|06-25-2018 08:24 AM|
|kpmengr||I did this yesterday for the first time. Used a hole saw to cut most of the opening followed by the router bit. It worked great. Used a hot knife at the ends to get a nice clean square. Also took the opportunity to clean the coil. What a mess - 13 years of dirt and pine needles! Thank you for the excellent writeup and thread. Would not have had the guts to hack into the AC system without this thread. Before was not-so-fresh. Now I am funk free.|
|11-11-2017 02:22 PM|
This used to cost more and didn't come with the phillips bit. The bit if removable and you can use any 1/4 hex bit in it. I have a set of drive adapters to 1/4, 3/8 and 1/2 inch square drives for sockets. I also have several sets of 1/4" drive nut driver bits.
For getting to the cover screws under the dash and removing the screws that hold in the blower motor on many vehicles, there is no better tool. I usually drive it with my 12 volt DeWalt impact driver but it is really too powerful for this tool. A better fit is the smaller drill/drivers that are 3 volt. A manual handle for 1/4" bits also works well and is better for getting the screws started back in.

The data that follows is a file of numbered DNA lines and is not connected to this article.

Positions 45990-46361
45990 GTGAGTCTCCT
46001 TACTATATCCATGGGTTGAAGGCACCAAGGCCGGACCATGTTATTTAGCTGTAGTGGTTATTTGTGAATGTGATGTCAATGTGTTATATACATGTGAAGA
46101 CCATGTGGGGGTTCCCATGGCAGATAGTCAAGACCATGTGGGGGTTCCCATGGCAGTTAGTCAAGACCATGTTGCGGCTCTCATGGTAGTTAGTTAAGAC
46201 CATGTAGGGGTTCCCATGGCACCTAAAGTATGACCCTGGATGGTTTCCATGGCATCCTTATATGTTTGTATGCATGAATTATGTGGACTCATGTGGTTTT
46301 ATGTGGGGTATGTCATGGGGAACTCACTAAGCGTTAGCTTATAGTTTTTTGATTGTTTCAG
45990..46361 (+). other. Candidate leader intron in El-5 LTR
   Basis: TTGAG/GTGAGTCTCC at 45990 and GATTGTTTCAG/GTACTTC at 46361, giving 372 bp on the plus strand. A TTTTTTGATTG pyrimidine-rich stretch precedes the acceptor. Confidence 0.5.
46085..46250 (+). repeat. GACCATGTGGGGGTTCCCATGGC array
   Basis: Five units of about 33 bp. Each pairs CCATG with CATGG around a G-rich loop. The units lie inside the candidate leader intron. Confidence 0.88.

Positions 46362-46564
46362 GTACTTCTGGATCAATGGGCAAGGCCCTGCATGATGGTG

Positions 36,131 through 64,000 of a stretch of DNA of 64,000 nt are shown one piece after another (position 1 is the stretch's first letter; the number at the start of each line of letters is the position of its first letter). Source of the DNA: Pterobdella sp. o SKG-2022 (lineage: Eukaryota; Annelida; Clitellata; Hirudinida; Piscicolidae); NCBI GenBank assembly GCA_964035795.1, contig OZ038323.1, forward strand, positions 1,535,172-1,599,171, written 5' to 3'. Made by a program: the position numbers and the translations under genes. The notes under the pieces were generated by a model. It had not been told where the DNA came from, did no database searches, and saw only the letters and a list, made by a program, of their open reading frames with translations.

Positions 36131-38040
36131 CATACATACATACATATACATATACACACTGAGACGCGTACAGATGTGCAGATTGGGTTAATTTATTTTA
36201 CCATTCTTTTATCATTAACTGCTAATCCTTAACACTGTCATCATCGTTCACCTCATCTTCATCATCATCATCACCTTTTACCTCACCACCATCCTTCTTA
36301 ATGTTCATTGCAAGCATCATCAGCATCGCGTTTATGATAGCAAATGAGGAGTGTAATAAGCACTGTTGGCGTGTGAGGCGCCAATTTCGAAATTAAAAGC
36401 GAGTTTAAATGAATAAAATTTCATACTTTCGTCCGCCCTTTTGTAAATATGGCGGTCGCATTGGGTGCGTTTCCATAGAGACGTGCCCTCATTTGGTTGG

I bet if you had a really sensitive sound meter it could detect a difference in cabin noise with the cover installed or removed but not many ears are up to the task. Especially with the time lag between listenings while the cover is removed/installed. On some cars this cover is lined with foam so it absorbs even more sound. In that case it makes a noticeable difference. The plain plastic covers don't do much though. This whole deal of covering everything up is getting out of hand.
I have gotten the NAPA kit before for customer vehicles that already had a filter and wondered why they included the cover. Now I know.
|11-11-2017 12:52 PM|
|10-20-2017 07:19 PM|
Scotch tape wouldn't help me. It was that tight. Lol